Saturday, August 23, 2008

Of Sun and Sunflowers

Being a Kansas boy by birth, it seems only natural that I would have a strong affinity for sunflowers. Kansas is, after all, the sunflower state. The wild form of Helianthus annuus grows up and down the roadsides and throughout natural areas across the state. This is not the giant garden form of sunflower that we often see, but a shrubby, multi-stemmed, small-flowered version--the wild form--that sometimes covers acres of land in a sea of yellow blossoms in late summer.

Today, some of my favorite garden flowers are the perennial sunflowers that put on such a spectacular garden show in the summer and fall of each year. These are true perennials that come back from the same rootstock year after year to touch the sky with their golden yellow flowers. They're not all towering giants, of course, but some of my favorites are. For example, the plant in the photograph is Helianthus 'Marc's Apollo' and it's a skyscraper! Not for the faint of heart and not for the small garden, this graceful giant may reach upwards of 12 feet by the time it's in full bloom in mid- to late September. I've made room for it, even though it's a little tall, because the show that it puts on is truly stunning--HUNDREDS of butter yellow flowers for nearly 6 weeks from September all the way 'til frost.

Helianthus salicifolius, the willowleaf sunflower, is another favorite. It's also a giant, but if you pinch the tips out of each stem about mid-June, it will flower at 6 feet or so instead of the nearly 10 feet it can reach otherwise. It has, in my opinion, the most beautiful foliage of all of the sunflowers--almost threadlike in its appearance it is so slender. It's a fantastic texture to add to the perennial garden even when it isn't in bloom.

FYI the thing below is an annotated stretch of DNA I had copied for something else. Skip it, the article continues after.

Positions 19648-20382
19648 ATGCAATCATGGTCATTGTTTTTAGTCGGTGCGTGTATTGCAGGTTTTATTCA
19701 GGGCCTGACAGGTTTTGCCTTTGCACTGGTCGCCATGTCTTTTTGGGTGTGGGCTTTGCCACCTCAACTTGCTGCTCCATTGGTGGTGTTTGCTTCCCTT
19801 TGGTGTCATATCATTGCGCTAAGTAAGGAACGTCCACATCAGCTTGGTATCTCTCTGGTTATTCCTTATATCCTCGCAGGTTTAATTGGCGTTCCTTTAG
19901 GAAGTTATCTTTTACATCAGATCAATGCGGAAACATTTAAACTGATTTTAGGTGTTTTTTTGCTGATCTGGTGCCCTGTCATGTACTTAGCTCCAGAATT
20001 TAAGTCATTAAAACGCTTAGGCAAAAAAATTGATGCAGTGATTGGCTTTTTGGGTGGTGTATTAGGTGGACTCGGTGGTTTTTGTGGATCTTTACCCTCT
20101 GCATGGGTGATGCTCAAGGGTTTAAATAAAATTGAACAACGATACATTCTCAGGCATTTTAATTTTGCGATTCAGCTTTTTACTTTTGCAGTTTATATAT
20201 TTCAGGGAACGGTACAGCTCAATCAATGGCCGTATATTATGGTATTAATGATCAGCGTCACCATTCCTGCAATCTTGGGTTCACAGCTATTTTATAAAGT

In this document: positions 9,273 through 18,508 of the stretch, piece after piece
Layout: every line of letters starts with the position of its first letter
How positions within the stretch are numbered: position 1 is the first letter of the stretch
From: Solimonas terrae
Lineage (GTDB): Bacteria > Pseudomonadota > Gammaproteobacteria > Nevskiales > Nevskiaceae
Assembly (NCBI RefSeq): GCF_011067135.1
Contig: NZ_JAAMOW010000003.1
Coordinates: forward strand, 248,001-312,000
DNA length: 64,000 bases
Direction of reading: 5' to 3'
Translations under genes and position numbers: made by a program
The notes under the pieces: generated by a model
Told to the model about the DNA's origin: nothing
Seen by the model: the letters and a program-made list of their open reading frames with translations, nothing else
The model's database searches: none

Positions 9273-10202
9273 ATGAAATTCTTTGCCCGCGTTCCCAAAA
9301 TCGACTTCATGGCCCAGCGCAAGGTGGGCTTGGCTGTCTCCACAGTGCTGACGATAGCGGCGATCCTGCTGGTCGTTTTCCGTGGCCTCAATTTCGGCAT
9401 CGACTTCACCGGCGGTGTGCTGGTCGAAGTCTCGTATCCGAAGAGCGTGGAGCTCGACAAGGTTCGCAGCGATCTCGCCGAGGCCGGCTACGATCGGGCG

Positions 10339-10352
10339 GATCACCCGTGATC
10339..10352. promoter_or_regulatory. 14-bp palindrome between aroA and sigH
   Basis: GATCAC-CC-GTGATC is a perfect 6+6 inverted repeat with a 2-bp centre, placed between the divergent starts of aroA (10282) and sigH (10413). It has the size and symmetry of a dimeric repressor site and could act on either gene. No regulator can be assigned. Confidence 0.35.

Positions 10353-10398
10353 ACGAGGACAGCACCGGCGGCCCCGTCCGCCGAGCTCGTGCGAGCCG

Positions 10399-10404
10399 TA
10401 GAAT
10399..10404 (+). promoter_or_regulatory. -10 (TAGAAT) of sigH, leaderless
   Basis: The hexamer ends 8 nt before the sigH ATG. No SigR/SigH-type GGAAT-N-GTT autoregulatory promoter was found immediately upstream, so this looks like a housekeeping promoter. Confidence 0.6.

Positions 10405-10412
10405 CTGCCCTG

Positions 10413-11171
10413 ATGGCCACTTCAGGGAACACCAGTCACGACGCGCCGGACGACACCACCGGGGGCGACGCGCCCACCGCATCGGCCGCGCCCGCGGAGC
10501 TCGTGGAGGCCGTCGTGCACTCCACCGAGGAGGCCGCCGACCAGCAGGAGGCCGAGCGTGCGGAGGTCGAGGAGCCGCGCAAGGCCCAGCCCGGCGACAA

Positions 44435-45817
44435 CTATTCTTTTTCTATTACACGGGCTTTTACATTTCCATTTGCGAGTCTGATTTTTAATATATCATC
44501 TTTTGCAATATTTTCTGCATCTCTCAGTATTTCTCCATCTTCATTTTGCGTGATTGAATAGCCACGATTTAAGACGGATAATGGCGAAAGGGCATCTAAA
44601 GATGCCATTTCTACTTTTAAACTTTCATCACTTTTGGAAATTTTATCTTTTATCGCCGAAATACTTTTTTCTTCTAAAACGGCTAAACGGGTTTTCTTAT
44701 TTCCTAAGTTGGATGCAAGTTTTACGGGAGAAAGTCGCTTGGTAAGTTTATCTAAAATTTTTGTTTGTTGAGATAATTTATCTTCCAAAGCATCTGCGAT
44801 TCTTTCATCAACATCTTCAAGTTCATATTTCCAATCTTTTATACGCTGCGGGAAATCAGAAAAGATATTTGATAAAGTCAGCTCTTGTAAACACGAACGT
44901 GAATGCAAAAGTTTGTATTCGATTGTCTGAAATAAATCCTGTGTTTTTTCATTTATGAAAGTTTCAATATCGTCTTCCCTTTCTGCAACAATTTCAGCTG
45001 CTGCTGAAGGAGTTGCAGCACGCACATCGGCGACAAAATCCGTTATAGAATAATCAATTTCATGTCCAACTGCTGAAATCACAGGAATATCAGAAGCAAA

A little-known species, but another that I simply wouldn't be without is Helianthus microcephala, the little-headed sunflower. Very bushy, almost shrubby in habit, it has a broader leaf like those you would see on Rudbeckia 'Goldsturm' or Echinacea. It flowers a little earlier in the season, usually beginning in July, but the show goes on for months. It is not uncommon for it to still be flowering at the beginning of October when, as luck would have it, it's foliage turns burgundy red! Yellow flowers and burgundy-red foliage! Wow! It's still not a small plant, but it's worth the space.

If you would like to have a sunflower in your garden, but simply don't have the elbow room for one of the larger fellows, look for Helianthus angustifolius 'Low Down'. It's a true genentic dwarf and when in full bloom will only be about 18" tall with a 2-foot spread. I'm usually not a big fan of dwarf forms of plants that should be tall and willowy, but this one's a winner! I promise!

Plant some of these later flowering sunflowers with other spectacular late summer and fall beauties such as Aster oblongifolius 'October Skies' and Callicarpa americana and you'll have a combination that will have the traffic stopping in the street to admire your garden's beauty.

Please note that there really is no need to deadhead your sunflowers. It will do very little to extend their flowering season and besides, the birds (especially the goldfinches) will go absolutely crazy over the seed as it ripens on the plant and this brings an entirely new dimension of beauty to the garden.

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